On February 26, 2012, Trayvon Martin, an African American teen walking home from a trip to a convenience store, is fatally shot by George Zimmerman, a neighborhood watch volunteer patrolling the townhouse community of the Retreat at Twin Lakes in Sanford, Florida. Zimmerman later claimed to have shot the unarmed 17-year-old out of self-defense during a physical altercation.
After police initially opted not to arrest Zimmerman, whose father is white and mother is Hispanic, the case sparked protests and ignited national debates about racial profiling and self-defense laws. Zimmerman later was charged with second-degree murder. Following a high-profile trial that riveted America, he was acquitted of the charges against him. The term “Black lives matter” was then used for the first time by organizer Alicia Garza in a July 13, 2013 Facebook post in response to Zimmerman’s acquittal. The phrase spread widely and became a rallying cry against racial injustice.
On February 26, Martin, a Miami high school student, was in Sanford visiting his father. Dressed in a hooded sweatshirt, the teen was on his way back to the home of his father’s fiancée, after buying a bag of Skittles and a bottle of juice, when he was spotted by Zimmerman, a 28-year-old insurance-fraud investigator who was captain of the neighborhood patrol at the Retreat at Twin Lakes, which recently had experienced a series of break-ins and burglaries. Zimmerman called the non-emergency line of the Sanford police to report that Martin looked suspicious then ignored a police dispatcher’s advice not to follow the young man. Moments later, gunfire rang out. When officers arrived, Martin was dead at the scene. Zimmerman, who had a bloody nose and cuts on the back of his head, was questioned then released. There were no eyewitnesses to the shooting, and police chose not to arrest Zimmerman, who claimed to have acted in self-defense.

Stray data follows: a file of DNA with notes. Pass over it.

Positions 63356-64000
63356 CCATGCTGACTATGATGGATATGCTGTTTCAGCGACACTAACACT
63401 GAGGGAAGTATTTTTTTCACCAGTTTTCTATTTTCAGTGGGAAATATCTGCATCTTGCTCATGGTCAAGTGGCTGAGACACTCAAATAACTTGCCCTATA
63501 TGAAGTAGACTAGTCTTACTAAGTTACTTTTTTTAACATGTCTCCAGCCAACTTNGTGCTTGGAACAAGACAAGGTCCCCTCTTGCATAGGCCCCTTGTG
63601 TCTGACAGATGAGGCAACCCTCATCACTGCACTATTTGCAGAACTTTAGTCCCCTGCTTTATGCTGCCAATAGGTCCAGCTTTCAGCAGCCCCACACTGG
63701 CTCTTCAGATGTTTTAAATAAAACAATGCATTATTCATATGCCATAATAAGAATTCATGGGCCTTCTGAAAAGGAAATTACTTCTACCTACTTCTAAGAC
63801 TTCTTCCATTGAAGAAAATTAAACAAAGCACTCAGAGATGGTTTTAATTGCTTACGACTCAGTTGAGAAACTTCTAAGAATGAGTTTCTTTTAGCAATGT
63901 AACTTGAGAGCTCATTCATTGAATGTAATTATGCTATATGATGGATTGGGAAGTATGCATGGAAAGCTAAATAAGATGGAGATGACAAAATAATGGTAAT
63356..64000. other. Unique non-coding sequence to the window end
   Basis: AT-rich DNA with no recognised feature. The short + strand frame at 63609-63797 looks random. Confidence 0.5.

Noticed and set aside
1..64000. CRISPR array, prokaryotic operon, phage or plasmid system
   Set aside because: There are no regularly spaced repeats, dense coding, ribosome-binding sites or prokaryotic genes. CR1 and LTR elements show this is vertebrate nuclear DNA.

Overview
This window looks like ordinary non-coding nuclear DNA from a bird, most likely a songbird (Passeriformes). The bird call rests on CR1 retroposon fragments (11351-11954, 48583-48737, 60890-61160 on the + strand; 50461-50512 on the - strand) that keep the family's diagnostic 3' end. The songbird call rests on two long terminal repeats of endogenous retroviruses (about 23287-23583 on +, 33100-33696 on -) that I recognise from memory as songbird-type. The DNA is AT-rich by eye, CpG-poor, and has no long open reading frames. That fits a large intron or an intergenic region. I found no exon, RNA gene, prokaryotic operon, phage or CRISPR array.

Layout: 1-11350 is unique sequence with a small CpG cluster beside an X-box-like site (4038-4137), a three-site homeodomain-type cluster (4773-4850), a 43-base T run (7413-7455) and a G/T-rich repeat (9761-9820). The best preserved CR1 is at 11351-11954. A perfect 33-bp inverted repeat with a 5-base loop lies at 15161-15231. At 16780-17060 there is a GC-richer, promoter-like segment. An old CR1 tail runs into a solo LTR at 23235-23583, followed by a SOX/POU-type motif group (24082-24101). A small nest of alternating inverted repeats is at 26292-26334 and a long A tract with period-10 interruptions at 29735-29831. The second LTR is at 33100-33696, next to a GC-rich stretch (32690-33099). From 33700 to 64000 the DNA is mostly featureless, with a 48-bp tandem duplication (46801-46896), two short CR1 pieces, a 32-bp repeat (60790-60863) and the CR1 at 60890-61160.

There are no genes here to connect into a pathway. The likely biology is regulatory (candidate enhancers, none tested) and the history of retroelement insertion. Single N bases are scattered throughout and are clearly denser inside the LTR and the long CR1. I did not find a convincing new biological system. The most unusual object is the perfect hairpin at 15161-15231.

After Martin’s parents raised concerns about the police investigation into the death of their son, who had no criminal record, the case gained national attention. Protest rallies were held in cities nationwide, including New York City, where on March 21 hundreds of people gathered for the Million Hoodie March and demanded justice for Martin, who many believed Zimmerman had profiled as suspicious and threatening simply because the teen was Black. Two days later, President Barack Obama said of the shooting: “If I had a son, he would look like Trayvon.” In addition to raising a national debate about race relations, the shooting drew attention to Florida’s controversial Stand Your Ground law, which allows people to use lethal force if they fear for their safety and does not require them to retreat from a dangerous situation, even when it’s possible to do so.
On April 11, 2012, following weeks of demonstrations, a special prosecutor appointed by Florida’s governor charged Zimmerman with second-degree murder. He pleaded not guilty and the case went to trial in June 2013. In court, the prosecution portrayed Zimmerman as a wannabe cop who had profiled Martin as a criminal, chased him down and fought him. Prosecutors also tried to poke holes in Zimmerman’s self-defense claim by pointing to inconsistencies in his statements to the police. Defense attorneys for Zimmerman, who did not take the stand, contended he only shot Martin after the teen attacked him. On July 13, after deliberating for 16 hours over two days, a jury of six women found Zimmerman not guilty.
In November 2013, the city of Sanford announced new rules forbidding volunteers in its neighborhood watch program from carrying guns and pursuing suspects. Martin’s death set off nationwide protests like the Million Hoodie March. And in 2013, Patrisse Cullors, Alicia Garza, and Opal Tometi formed the Black Lives Matter Network with the mission to “eradicate white supremacy and build local power to intervene in violence inflicted on Black communities by the state and vigilantes.”